Simple averaging can be deceptive in other ways as well. Depending on the weather conditions or time of year, either the maximum or minimum temperature might be more typical of the day as a whole, yet both are implicitly given equal weight. Nevertheless, it is arguable that such issues are not important when comparing time series of measured temperatures. For example, the Central England Temperature record (CET) is the longest continual record available, with monthly means being recorded from 1659 and daily means logged from 1722. Looking at this it is easy to see the recorded range and note that temperatures do indeed appear to have been higher in the latter part of the 20th Century, although they have dipped again since 2000. It is the changes which are significant rather than the absolute values, provided that all measurements are strictly comparable.
This, of course, introduces yet another concern. The same instruments would not have been used in the 17th Century as 300 years later and, with the best will in the world, it is difficult to guarantee that no artefacts have been introduced. Equally, it is hardly conceivable that the surroundings of the measuring stations will be unchanged over this period (although hopefully none of the weather stations is now in an urban area, on tarmac or near heat sources as some have been found to be in other countries).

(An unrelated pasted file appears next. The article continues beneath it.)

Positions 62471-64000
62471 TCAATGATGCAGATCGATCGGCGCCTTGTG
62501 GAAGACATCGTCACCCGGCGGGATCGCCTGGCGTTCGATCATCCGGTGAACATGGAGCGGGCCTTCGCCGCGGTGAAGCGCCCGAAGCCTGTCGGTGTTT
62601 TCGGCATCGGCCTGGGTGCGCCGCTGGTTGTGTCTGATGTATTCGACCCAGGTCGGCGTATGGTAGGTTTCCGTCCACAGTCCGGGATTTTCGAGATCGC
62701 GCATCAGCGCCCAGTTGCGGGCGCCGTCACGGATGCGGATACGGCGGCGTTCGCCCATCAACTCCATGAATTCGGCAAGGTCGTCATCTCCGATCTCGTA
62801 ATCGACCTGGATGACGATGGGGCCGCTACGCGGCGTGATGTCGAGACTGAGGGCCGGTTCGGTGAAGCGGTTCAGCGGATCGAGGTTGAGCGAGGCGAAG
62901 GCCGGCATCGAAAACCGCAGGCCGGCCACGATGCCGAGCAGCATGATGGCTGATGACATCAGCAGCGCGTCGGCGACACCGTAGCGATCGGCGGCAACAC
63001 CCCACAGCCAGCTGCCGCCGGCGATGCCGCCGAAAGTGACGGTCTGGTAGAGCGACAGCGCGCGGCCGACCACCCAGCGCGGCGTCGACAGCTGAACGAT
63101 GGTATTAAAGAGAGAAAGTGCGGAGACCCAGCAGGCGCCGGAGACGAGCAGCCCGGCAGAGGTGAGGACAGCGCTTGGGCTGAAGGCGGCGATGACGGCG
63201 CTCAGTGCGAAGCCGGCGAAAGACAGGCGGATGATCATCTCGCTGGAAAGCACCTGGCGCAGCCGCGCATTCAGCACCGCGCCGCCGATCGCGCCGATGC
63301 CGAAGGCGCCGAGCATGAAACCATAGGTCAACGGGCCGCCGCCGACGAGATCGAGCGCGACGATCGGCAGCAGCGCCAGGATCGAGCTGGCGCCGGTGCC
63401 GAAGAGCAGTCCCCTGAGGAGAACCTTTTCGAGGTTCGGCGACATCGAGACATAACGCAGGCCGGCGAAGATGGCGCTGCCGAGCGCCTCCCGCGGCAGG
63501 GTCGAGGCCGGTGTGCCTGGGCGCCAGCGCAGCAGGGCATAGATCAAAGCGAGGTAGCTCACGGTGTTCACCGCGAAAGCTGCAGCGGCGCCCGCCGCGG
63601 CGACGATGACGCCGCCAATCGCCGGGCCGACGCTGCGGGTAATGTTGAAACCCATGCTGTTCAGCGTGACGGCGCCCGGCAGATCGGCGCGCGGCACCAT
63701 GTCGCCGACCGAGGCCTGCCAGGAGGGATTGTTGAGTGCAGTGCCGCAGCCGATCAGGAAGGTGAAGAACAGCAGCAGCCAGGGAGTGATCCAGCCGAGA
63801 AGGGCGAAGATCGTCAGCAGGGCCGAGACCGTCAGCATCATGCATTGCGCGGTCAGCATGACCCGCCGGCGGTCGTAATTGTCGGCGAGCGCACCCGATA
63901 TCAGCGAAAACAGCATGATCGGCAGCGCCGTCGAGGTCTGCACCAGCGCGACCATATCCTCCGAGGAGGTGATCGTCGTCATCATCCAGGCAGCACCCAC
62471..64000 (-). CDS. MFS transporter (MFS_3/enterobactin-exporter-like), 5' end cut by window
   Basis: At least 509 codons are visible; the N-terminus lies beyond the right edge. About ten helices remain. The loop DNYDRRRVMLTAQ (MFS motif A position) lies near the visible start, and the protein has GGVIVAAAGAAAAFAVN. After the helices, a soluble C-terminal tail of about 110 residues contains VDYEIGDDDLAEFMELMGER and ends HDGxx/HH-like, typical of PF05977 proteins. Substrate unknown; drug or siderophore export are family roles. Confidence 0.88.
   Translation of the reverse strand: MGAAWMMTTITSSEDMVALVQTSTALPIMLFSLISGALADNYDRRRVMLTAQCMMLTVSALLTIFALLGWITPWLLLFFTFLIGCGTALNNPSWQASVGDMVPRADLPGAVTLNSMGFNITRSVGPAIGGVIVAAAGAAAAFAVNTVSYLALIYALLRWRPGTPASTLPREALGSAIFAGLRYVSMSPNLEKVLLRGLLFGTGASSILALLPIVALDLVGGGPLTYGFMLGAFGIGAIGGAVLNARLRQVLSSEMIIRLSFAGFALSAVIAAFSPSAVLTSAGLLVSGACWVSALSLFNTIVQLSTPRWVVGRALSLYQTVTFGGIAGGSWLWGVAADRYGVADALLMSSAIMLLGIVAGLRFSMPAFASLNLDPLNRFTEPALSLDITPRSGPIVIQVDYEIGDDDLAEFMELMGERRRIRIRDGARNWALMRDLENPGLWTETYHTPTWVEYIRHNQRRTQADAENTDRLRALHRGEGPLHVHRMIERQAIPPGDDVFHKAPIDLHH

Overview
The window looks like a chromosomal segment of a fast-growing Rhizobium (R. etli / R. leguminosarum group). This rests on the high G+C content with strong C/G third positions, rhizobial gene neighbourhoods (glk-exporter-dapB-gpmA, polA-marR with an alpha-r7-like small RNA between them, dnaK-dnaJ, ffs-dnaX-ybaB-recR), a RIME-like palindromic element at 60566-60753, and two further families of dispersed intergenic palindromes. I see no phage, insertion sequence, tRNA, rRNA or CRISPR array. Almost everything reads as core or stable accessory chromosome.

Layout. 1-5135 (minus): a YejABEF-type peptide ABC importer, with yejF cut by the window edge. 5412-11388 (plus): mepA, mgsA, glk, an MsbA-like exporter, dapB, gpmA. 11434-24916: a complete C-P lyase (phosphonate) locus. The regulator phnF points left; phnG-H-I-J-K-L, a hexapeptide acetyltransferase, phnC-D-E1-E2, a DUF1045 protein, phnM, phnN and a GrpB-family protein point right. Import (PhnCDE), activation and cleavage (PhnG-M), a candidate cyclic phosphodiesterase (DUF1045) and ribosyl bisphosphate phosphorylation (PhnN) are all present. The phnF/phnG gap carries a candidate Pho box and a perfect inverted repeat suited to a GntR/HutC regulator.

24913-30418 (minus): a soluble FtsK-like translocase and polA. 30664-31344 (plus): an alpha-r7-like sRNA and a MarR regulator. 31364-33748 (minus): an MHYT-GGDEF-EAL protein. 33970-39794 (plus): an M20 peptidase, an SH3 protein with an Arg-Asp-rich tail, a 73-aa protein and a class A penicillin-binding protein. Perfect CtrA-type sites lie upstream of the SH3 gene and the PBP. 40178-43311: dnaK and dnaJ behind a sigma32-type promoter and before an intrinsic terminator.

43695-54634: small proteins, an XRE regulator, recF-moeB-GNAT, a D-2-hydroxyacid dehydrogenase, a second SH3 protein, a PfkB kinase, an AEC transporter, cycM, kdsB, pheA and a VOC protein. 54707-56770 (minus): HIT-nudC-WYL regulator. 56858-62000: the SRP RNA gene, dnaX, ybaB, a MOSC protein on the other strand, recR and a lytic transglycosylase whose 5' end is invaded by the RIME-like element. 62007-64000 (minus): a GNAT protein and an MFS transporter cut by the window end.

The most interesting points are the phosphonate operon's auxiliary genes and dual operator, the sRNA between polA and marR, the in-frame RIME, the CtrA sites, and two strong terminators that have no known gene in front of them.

A final problem to bring up with averages is that, to avoid giving a misleading picture, data should be taken from stations spread evenly over the Earth's surface. This is certainly not the case. In particular, there are large areas of the Arctic and Antarctic with no data being collected. The same is true for the open oceans, where collecting surface water temperatures reliably is enough of a challenge, without trying to measure air temperatures.
What we are left with then is an incomplete record of imperfect data, from which conclusions about climate change are drawn. This is the basis of the 'global warming' message. But actually the concept of global average temperature is again a little misleading, since the summary of the IPCC Fourth Assessment Report shows that the warming pattern is regional rather than global. Warming over the 20th Century was recorded on all continents apart from Antarctica, but was considerably greater in the northern than the southern hemisphere. Given the greater proportion of ocean in the south, this is not surprising.
But global averages are still the main measure and this is the time of year when preliminary conclusions are drawn about the current year, as the annual meeting of the UN Convention on Climate Change takes place. So far, the message being put out by the World Meteorological Organization is that 2010 is likely to be among the warmest three on record. Based on the temperature record, this is doubtless correct, but how meaningful is this?
The WMO points towards record high temperatures in Russia, China and Greenland to support its case. Meanwhile anyone mentioning record lows and pointing out that new records are set nearly every day somewhere in the world is told that this means nothing. In practical terms, life has to go on and adapt to whatever climatic conditions turn out to be. Measuring temperatures remains a useful thing to do, but we must be careful not to read too much into the average figures. And we should never forget that, whatever the temperature is, we still have only a hazy idea about what controls it.